Authored by Damien Lucas, Co-Founder and CTO
In a recent article, we consider how the promise of a single file format for OTT distribution could drive content owners and distributors to adopt CMAF (Common Media Application Format) to potentially replace the variety of existing formats they currently need to support if they want to address all user devices. But another important aspect of CMAF could well turn out to be a true game changer. Indeed, CMAF holds the promise of low latency content distribution.
Low latency: what’s the story?
Think a live TV show you’re watching at home is really live? Think again. Throughout the digital TV distribution workflow, small delays add up to create what is called latency. In other words, what happens in the studio is only displayed on your home screen a few seconds later. In digital terrestrial TV, latency is around 5 seconds. With IPTV, latency can be anywhere between 5 and 10 seconds. As for OTT, latency may reach 30 seconds or more. While this is rarely an issue when watching a movie, watching a live sports event can turn into a nightmare, when neighbours start cheering across the building or the score is commented on Twitter before you even get to see the action.
The reason for this is that OTT service providers are streaming media files over third-party IP networks, to their viewers’ homes or mobile devices, with no control over these networks’ bandwidth or current workload. To avoid playback incidents in case of network congestion, the playback software buffers the media stream on client devices. So if the stream is interrupted or slowed down, there are a few seconds of playback stored locally ahead of time to fill in the gap. However, 10 seconds of buffer time also means 10 seconds of latency. So the challenge is to strike the right balance between streaming quality and time offset.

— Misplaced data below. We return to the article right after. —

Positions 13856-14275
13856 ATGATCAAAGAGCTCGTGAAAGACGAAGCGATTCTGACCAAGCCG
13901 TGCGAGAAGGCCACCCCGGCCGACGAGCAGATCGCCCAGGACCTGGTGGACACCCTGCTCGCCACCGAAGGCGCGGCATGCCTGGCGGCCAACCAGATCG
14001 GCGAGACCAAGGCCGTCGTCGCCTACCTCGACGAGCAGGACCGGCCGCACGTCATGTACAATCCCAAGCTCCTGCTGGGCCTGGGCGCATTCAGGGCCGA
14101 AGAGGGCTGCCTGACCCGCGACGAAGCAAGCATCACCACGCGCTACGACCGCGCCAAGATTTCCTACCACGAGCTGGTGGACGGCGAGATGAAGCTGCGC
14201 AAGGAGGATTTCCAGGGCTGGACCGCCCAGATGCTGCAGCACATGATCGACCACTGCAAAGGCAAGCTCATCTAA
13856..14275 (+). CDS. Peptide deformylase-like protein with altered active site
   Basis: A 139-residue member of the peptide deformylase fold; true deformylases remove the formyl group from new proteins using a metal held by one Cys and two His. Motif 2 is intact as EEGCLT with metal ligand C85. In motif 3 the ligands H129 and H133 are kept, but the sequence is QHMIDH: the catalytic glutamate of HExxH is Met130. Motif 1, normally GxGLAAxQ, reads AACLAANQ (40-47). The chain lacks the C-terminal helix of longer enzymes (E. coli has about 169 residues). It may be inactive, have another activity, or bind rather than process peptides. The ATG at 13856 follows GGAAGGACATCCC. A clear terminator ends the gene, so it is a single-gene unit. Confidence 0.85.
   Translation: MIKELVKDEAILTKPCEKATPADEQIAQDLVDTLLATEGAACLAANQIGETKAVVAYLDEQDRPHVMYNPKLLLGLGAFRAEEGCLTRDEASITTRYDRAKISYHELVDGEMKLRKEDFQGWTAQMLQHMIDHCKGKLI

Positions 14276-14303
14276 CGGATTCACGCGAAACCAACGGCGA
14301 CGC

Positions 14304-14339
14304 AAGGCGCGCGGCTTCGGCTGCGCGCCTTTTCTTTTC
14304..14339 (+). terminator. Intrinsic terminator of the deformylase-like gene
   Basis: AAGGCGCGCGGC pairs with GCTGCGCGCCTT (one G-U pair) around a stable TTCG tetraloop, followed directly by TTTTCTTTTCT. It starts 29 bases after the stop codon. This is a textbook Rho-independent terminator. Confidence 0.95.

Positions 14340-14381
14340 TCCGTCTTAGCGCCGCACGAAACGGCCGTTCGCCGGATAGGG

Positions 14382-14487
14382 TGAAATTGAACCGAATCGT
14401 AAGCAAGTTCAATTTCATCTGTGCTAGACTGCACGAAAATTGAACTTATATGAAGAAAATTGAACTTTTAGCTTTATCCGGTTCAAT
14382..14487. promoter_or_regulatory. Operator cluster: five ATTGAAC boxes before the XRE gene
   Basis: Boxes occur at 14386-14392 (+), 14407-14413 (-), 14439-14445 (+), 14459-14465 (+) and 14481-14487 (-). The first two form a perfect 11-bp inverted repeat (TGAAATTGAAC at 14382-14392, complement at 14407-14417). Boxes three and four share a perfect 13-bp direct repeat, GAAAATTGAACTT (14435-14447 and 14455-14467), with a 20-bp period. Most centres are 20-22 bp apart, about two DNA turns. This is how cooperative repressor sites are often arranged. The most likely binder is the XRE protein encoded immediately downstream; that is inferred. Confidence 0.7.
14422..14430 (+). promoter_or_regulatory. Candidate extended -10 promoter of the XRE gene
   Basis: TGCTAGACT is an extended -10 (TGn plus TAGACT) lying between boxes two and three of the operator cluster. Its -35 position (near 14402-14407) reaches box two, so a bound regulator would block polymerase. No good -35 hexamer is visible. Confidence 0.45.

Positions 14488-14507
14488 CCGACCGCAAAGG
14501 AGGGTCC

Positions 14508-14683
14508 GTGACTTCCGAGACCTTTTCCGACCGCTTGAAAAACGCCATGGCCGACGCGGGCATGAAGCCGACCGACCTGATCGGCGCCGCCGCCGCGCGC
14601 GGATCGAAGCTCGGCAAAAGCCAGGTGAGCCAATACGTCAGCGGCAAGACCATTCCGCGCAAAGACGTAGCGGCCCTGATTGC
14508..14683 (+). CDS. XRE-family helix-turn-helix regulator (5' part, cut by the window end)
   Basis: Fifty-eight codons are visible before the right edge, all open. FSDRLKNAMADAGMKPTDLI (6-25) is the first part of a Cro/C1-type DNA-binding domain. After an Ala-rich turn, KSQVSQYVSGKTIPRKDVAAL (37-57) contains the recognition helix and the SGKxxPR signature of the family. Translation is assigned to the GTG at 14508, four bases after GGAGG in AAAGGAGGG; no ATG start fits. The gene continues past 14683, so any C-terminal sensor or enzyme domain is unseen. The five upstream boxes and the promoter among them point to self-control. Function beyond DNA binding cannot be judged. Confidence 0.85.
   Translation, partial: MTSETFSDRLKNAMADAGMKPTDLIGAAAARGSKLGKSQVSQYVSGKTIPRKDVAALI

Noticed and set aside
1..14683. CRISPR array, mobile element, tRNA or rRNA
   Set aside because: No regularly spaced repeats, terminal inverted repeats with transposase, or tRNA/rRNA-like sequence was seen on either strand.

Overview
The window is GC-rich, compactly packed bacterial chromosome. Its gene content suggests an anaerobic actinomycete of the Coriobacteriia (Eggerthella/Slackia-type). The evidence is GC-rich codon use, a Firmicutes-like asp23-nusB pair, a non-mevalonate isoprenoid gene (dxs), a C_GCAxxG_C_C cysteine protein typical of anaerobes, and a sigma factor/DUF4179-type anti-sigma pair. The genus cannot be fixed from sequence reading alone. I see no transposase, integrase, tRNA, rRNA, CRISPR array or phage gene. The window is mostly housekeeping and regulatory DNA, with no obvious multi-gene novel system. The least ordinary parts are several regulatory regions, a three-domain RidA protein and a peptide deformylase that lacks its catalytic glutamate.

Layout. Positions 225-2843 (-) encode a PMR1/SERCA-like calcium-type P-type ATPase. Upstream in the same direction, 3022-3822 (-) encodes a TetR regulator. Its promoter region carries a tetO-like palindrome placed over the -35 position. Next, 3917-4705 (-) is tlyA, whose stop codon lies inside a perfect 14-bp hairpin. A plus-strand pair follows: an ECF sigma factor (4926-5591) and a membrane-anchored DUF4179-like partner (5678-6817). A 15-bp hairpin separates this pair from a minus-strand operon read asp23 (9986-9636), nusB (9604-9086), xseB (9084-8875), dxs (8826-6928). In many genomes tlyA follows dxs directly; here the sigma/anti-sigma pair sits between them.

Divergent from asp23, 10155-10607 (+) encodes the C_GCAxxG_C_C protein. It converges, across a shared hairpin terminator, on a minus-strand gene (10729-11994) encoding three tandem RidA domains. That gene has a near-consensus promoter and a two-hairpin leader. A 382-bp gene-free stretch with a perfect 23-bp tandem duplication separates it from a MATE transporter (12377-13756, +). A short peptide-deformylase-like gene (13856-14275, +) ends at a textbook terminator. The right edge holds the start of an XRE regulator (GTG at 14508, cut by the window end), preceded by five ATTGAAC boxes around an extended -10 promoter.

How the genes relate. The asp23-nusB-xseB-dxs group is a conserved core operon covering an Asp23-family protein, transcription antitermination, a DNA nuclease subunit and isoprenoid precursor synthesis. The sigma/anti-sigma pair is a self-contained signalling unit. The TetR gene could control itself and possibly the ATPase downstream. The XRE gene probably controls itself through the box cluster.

Thinking in chunks
When files are streamed using either the HLS or MPEG DASH video container formats, the video is broken down into segments of 2, 6 or 10 seconds. The length is determined by the content distributor, depending on the network quality expected downstream. During live broadcasts, these segments are streamed one by one, as they are produced from the original video feed. Segments can only be downloaded once they are complete and there is always at least one segment buffered client side. This means that in the case of 10-second segments, viewers may have between 11 and 20 seconds of latency at best. This is a ‘one size fits all’ setup, where all users get the same buffer size, regardless of the network they connect through. In other words, a viewer sitting at home with a TV and set-top box connected to a fibre network will endure the same latency as a user walking down the street watching the same program on a smartphone over a 3G connection.
CMAF: small is beautiful
The CMAF format associated with the MPEG DASH video container makes it possible to break the segment barrier by accessing smaller fragments within a single segment. In this case, buffers created by the playback software on the viewer’s device can be as small as 100 to 200 milliseconds, as opposed to several seconds in the best-case scenario previously.
What the CMAF and MPEG DASH combination also introduces is the possibility for the playback software on a user’s device to automatically select the optimal fragment granularity according to the network’s bandwidth and reliability. In other words, while a user watching a programme on a handheld device over 3G or a low-quality WiFi network will still need a larger buffer and will encounter some latency, another user watching from home on a 4K Apple TV over a fibre network will be able to enjoy near-live viewing while still taking advantage of smooth video playback.
Looking forward, as networks keep gaining quality, bandwidth and reliability, low latency will become accessible to a larger proportion of users, on both connected TVs and set-top boxes, as well as on second-screen devices in and out of the home. Certainly a very good incentive for content distribution networks to go the CMAF way.